Written by Jennifer Urda
Hello, my name is Jennifer Urda and I am just finishing a veterinary research internship involving the Attwater’s Prairie Chicken. I will be starting my second year of veterinary school at Midwestern University in Arizona in the fall. The Houston Zoo is like a second home to me, as I have spent the previous three summers here as an intern in two different departments (Birds and Children’s Zoo) and also as a seasonal zookeeper for the Attwater’s Prairie Chickens. Every summer I’ve spent here has been incredible; I’ve truly gained invaluable experience and knowledge associated with the husbandry and care of the species in the Zoo’s collection as well as made valuable friendships. I am incredibly honored and proud to have had the opportunity to intern with the veterinary clinic this summer and would like to share some of my experiences in hopes of creating awareness for other current and future veterinary students that might like to apply to this program. This internship is one of two the Houston Zoo offers (the other internship involves the Houston Toads) to first and second year veterinary students, which makes it very unique as most other AZA accredited institutions only accept students on their clinical rotations.
First, I’d like to talk about the Attwater’s Prairie Chicken (APC). The Attwater’s Prairie Chicken is a critically endangered species of grouse (not a chicken!) found only in the coastal prairies of Texas. About 100 years ago, there were once around 1 million of these birds between the Texas and Louisiana coastal prairies, but throughout the 20th century their numbers began to dwindle, largely due to habitat destruction; there are estimated to be less than 100 APCs left in the wild today. Thankfully, the Houston Zoo is part of a captive breeding program for these rare birds, and birds that are eligible for release in the late summer are slowly introduced back into the wild.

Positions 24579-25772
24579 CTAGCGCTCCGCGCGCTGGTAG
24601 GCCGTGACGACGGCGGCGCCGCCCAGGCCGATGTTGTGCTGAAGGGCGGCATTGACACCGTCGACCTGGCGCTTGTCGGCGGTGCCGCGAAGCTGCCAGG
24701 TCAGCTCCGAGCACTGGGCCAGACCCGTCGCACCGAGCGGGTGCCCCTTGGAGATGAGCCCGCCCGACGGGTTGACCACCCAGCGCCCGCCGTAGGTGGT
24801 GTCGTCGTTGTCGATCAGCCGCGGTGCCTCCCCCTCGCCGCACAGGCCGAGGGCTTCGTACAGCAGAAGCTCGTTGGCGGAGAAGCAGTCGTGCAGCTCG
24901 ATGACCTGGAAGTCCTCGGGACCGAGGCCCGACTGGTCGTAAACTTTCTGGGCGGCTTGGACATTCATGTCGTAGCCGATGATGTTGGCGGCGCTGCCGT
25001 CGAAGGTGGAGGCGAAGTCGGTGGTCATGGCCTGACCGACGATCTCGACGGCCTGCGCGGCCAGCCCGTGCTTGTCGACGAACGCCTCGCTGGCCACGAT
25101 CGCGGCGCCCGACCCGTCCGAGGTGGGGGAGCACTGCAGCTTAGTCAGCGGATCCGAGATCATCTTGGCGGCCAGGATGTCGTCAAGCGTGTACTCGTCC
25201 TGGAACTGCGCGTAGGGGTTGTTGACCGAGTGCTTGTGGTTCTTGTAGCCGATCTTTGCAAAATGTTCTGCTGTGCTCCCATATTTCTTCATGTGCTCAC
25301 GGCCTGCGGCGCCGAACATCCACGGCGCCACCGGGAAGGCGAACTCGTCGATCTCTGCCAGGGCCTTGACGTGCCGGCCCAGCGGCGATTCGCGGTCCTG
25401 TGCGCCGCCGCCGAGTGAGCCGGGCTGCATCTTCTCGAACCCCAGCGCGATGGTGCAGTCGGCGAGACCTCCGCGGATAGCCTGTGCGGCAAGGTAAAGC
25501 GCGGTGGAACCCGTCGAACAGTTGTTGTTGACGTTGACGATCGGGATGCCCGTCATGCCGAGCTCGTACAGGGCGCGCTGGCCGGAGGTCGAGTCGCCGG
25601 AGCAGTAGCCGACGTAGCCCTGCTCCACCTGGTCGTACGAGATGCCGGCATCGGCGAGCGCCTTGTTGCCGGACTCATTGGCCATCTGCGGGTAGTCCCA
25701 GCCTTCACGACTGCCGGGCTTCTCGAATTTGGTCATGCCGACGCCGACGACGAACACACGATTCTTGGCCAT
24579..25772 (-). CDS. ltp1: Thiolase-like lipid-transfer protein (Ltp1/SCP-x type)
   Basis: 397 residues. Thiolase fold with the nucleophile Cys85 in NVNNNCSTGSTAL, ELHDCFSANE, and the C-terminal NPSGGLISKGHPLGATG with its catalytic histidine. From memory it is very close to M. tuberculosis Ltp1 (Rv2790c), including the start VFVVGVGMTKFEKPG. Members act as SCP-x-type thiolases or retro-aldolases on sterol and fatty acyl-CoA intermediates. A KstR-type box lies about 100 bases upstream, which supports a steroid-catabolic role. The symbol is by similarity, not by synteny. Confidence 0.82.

As the APC veterinary intern, I am largely responsible for administering medical treatments on the growing prairie chickens. These birds can be challenging to raise and often require medical care such as administering fluids via injection and antibiotics as well as tube feeding food, sometimes up to three times a day. I am also responsible for inputting the medical records on these birds, recording my observations, and discussing treatment plans and options with the veterinarians at the Zoo. As a large component of my internship involves research, I was able to pick a topic that would be both beneficial to the Zoo and the preservation of the species, so much of my time was also spent in this manner. Additionally, I have had some opportunities to shadow the Zoo’s veterinarians and participate in other procedures such as drawing blood from a duck and giving routine vaccinations. In the coming months I hope to submit a scientific paper to Journal of Zoo and Wildlife Medicine regarding the findings of my research over the summer.
The veterinary hospital staff is an amazing team, and I’ve learned so much from every single one of them; all are incredibly passionate about their work and the Houston Zoo’s message of conservation and education. I know that the experience I have gained here as well as the connections I’ve made will be valuable in my future as a veterinarian. I highly recommend any first or second year veterinary student with a passion for conservation or zoo and wildlife medicine to apply — the experience and mentoring you will receive is phenomenal.